Biofeedback from physical rehabilitation exercises has proved to lead to faster recovery, better outcomes, and increased patient motivation. In addition, it allows the physical rehabilitation processes carried out at the clinic to be complemented with exercises performed at home. However, currently existing approaches rely mostly on audio and visual reinforcement cues, usually presented to the user on a computer screen or a mobile phone interface. Some users, such as elderly people, can experience difficulties to use and understand these interfaces, leading to non-compliance with the rehabilitation exercises. To overcome this barrier, latest biosignal technologies can be used to enhance the efficacy of the biofeedback, decreasing the complexity of the user interface. In this paper we propose and validate a context-aware framework for the use of animatronic biofeedback, as a way of potentially increasing the compliance of elderly users with physical rehabilitation exercises performed at home. In the scope of our work, animatronic biofeedback entails the use of pre-programmed actions on a robot that are triggered in response to certain changes detected in the users biomechanical or electrophysiological signals. We use electromyographic and accelerometer signals, collected in real time, to monitor the performance of the user while executing the exercises, and a mobile robot to provide animatronic reinforcement cues associated with their correct or incorrect execution. A context-aware application running on a smartphone aggregates the sensor data and controls the animatronic feedback. The acceptability of the animatronic biofeedback has been tested on a set of volunteer elderly users, and results suggest that the participants found the animatronic feedback engaging and of added value.
This is a preview of subscription content, access via your institution.
Buy single article
Instant access to the full article PDF.
Tax calculation will be finalised during checkout.
Subscribe to journal
Immediate online access to all issues from 2019. Subscription will auto renew annually.
Tax calculation will be finalised during checkout.
European Agency for Safety and Health at Work, Musculoskeletal disorders. https://osha.europa.eu/en/themes/musculoskeletal-disorders Accessed 16 August 2015.
World Health Organization (2011). World Report on Disability 2011.
Giggins, O. M., Persson, U. M., and Caulfield, B., Biofeedback in rehabilitation. J. Neuroeng. Rehabil. 10(60), 2013.
Schwartz, M. S., and Andrasik, F., Biofeedback: a practitioner’s guide. The Guilford Press, 2005.
Koh, C. E., Young, C. J., Young, J. M., and Solomon, M. J., Systematic review of randomized controlled trials of the effectiveness of biofeedback for pelvic floor dysfunction. Br. J. Surg. 95(9):1079–1087, 2008.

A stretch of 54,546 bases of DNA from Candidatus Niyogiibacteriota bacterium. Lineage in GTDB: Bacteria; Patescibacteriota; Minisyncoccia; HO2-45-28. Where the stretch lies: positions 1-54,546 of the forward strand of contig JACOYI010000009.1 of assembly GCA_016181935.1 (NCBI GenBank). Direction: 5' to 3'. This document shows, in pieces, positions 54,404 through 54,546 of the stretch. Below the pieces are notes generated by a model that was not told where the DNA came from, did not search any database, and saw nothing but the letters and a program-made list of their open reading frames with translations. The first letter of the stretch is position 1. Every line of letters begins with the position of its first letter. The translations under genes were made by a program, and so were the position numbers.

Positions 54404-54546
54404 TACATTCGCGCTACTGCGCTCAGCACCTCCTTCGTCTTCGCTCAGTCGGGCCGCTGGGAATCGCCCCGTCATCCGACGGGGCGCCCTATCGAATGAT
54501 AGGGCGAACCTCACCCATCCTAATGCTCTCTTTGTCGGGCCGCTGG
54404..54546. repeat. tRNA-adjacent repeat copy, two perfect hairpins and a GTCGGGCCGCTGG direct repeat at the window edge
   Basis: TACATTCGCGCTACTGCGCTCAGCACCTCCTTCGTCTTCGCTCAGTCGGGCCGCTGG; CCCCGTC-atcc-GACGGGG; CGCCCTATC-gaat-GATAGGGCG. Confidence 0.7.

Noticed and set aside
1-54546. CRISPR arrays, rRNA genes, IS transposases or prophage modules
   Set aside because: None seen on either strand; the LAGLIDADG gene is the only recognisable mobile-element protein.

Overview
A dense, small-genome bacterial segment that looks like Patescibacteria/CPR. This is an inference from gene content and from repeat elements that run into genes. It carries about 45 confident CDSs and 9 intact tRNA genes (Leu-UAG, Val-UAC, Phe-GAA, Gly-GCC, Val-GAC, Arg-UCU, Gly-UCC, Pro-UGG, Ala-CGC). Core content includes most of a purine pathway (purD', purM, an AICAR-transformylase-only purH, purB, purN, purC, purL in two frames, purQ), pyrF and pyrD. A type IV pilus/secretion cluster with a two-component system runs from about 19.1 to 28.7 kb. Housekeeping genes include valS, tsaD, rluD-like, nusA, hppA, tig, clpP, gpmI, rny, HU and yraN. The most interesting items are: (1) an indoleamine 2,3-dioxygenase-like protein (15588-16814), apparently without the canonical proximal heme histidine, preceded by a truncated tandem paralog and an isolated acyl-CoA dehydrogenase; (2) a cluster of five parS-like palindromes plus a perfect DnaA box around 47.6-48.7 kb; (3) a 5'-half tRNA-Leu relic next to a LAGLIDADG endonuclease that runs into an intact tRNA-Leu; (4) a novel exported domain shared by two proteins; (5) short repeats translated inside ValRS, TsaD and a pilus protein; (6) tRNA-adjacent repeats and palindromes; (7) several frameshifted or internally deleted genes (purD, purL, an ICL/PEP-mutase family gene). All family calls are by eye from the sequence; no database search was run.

Bo, K., Berghmans, B., Morkved, S., and Kampen, M., Evidence-Based physical therapy for the pelvic floor: bridging science and clinical practice. Elsevier, 2007.
Coulter, C. L., Scarvell, J. M., Neeman, T. M., and Smith, P. N., Physiotherapist-directed rehabilitation exercises in the outpatient or home setting improve strength, gait speed and cadence after elective total hip replacement: a systematic review. J. Physiother. 59(4):219–226, 2013.
Rao, S. S. C., Biofeedback therapy for constipation in adults. Best Pract. Res. Clin. Gastroenterol. 25(1):159–166, 2011.
Petrofsky, J. S., The use of electromyogram biofeedback to reduce Trendelenburg gait. Eur. J. Appl. Physiol. 85(5):491–495, 2001.
Chandra, H., Oakley, I., and Silva, H., User needs in the performance of prescribed home exercise therapy. In: Proceedings of CHI ’12, pp. 2369–2374, 2012.
Liu, Y., and Quian, G., Projector-Camera guided fast environment restoration of a biofeedback system for rehabilitation. In: Proceedings of the IEEE Conference on Computer Vision and Pattern Recognition, pp. 1–2, 2007.
Lange, B., Chang, C. Y., Suma, E., Newman, B., Rizzo, A. S., and Bolas, M., Development and evaluation of low cost game-based balance rehabilitation tool using the Microsoft Kinect sensor. In: Proceedings of the IEEE Eng Med Biol Soc Conf, pp. 1831–1834, 2007.
Daponte, P., de Vito, L., and Sementa, C., Validation of a home rehabilitation system for Range of Motion measurements of limb functions. In: Proceedings of IEEE Int. Symp. on Medical Measurement and Applications (MeMeA), pp. 288–293, 2013.
Aung, Y. M., and Al-Jumaily, A., Shoulder rehabilitation with biofeedback simulation. In: Proceedings of the International Conference on Mechatronics and Automation, pp. 974–979, 2012.
Farjadian, A. B., Sivak, M. L., and Mavroidis, C., SQUID: sensorized shirt with smartphone interface for exercise monitoring and home rehabilitation. In: Proceedings of the IEEE Int’l Conf. on Rehabilitation Robotics (ICORR), pp. 1–6, 2013.